DOE Backs Massive Grease Biodiesel Plant

The U.S. Department of Energy is getting behind biodiesel, but not at the expense of agriculture. The government agency recently announced a conditional loan guarantee for a new biodiesel generating plant that will utilize the existing waste stream of the food and restaurant industry to create renewable fuels, effectively tripling the nation’s renewable diesel supply.

The guarantee for $241 million will go to back Darling International and Valero’s joint venture known as Diamond Green Diesel, a biodiesel facility planned on a site adjacent to Valero’s St. Charles refinery near Norco, Louisiana (20 miles outside of New Orleans). This plant will take grease (primarily animal fats and used cooking oil supplied by Darling) and convert it into over 9,300 barrels/day, or 137 million gallons per year of renewable diesel.  Potentially, as other feedstocks become  cost-effective, they’ll be integrated into the mix.

Biodiesel

image via Wikipedia

The Diamond Green Diesel project, it is said, “is expected to create 700 jobs during peak construction and over 60 jobs during operation.” In addition, reportedly 95 percent of the project components are expected to be produced in the United States.

The project will be the first of its kind in the country to use a new hydrotreating/isomerization process developed by Desmet Ballestra Group and Universal Oil Products, known as Ecofining, which converts processed feedstock into high-grade diesel. The expected output of the Diamond Green Diesel plant will singlehandedly fulfill almost 14 percent of a national mandate to boost production for biomass-based diesel.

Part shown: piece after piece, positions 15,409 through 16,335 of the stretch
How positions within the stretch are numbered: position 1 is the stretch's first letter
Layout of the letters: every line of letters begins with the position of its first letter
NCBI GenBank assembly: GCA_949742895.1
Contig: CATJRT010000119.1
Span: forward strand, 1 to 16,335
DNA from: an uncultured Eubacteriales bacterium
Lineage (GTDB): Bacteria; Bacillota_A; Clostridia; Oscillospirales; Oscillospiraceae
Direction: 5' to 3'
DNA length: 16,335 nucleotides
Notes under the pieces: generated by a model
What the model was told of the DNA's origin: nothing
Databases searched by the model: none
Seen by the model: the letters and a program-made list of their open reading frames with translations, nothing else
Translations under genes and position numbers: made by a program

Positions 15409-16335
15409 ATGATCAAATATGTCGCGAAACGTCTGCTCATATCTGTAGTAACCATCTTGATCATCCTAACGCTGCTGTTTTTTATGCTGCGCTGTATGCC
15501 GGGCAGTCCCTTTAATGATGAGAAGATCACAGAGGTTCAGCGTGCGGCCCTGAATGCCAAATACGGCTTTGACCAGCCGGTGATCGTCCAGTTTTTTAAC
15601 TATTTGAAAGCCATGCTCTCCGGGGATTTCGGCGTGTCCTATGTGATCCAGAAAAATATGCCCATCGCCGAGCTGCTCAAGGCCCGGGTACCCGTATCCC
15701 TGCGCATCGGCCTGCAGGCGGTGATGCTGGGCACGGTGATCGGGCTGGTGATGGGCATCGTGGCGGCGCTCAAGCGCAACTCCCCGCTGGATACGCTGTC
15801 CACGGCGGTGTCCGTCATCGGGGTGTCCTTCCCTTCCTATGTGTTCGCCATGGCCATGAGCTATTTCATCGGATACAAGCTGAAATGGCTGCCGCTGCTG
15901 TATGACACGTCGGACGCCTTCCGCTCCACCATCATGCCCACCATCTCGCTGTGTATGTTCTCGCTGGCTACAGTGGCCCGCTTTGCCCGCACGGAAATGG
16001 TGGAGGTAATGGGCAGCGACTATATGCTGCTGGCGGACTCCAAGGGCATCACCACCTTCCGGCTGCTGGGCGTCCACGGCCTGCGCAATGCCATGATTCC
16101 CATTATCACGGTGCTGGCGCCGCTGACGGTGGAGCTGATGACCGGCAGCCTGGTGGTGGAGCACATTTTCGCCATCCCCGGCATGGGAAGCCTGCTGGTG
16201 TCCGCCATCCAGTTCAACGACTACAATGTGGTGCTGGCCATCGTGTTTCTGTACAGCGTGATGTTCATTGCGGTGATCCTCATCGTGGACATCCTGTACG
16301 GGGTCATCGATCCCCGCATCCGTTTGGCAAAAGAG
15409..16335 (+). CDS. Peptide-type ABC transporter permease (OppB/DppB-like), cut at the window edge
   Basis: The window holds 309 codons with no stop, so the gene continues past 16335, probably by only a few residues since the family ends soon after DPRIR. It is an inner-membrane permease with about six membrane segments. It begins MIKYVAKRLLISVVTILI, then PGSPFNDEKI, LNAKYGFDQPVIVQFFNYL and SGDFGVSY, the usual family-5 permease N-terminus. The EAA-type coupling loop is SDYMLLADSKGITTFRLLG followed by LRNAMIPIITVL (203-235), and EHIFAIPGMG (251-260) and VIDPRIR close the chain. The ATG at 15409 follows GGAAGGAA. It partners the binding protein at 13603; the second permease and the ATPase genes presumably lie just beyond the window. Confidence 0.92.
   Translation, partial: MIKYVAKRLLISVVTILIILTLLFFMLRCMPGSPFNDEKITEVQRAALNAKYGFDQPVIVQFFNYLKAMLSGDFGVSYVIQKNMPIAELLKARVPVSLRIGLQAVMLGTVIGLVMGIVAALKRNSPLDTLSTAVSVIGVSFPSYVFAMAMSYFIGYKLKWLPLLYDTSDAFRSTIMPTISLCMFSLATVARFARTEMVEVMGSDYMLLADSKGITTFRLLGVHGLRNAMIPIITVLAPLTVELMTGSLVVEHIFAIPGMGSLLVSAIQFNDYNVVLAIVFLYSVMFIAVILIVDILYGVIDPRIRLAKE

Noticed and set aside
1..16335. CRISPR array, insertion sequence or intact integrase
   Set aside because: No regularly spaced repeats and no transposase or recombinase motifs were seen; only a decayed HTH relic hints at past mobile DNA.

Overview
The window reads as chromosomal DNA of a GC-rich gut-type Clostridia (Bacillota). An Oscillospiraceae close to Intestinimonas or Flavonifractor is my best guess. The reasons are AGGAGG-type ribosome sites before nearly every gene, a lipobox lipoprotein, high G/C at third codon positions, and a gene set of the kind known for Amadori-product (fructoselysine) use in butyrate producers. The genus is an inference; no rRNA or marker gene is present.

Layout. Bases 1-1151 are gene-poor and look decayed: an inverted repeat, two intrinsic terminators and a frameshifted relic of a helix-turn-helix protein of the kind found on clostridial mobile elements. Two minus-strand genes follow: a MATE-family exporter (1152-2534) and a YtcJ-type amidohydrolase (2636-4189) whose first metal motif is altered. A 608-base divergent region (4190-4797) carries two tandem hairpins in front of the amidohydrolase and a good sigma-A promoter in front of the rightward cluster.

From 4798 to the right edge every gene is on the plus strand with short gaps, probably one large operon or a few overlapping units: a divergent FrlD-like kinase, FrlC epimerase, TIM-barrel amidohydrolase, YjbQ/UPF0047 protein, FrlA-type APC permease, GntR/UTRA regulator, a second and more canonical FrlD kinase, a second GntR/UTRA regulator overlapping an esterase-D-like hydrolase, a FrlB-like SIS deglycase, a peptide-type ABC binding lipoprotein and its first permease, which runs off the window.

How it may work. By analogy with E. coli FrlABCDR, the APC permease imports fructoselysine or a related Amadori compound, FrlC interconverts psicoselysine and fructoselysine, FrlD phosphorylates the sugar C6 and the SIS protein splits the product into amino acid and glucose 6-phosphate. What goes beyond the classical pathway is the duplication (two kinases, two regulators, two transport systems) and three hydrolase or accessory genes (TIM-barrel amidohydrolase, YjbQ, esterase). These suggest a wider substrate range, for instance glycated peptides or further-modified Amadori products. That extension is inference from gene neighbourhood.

Susan DeFreitas has covered all manner of green technology for EarthTechling since 2009. She is a graduate of Prescott College for the Liberal Arts and the Environment, and has a background in marketing green businesses. Her work on green living has been featured in Yes! Magazine, the Utne Reader and Natural Home.

    • Waste Vegetable oil from restaurants (the cooking oil that the restaurants change weekly) would also be a good fit for this new biodiesel facility.

      Grease Recovery Devices (GRDs), separate the restaurant grease from the wastewater that leaves the 3-compartment sink or dishwasher. This yellow grease can also be added to the waste vegetable oil for recycling. Be clear that the brown grease (rotted fats, oil, and grease in a conventional grease trap) would be of no value.

    • MD Weeks

      Again a big publicly traded corporation using loans backed up by taxpayers’ money. Darling did not need money to acquire Griffin Industries for $840 million ($740 million cash + $100 million Darling stock).

      http://www.biodieselmagazine.com/articles/4521/darling-to-acquire-griffin-industries/

      These kinds of loans are happening all the time.

      http://www.gpb.org/news/2011/01/12/range-fuels-plant-needs-more-money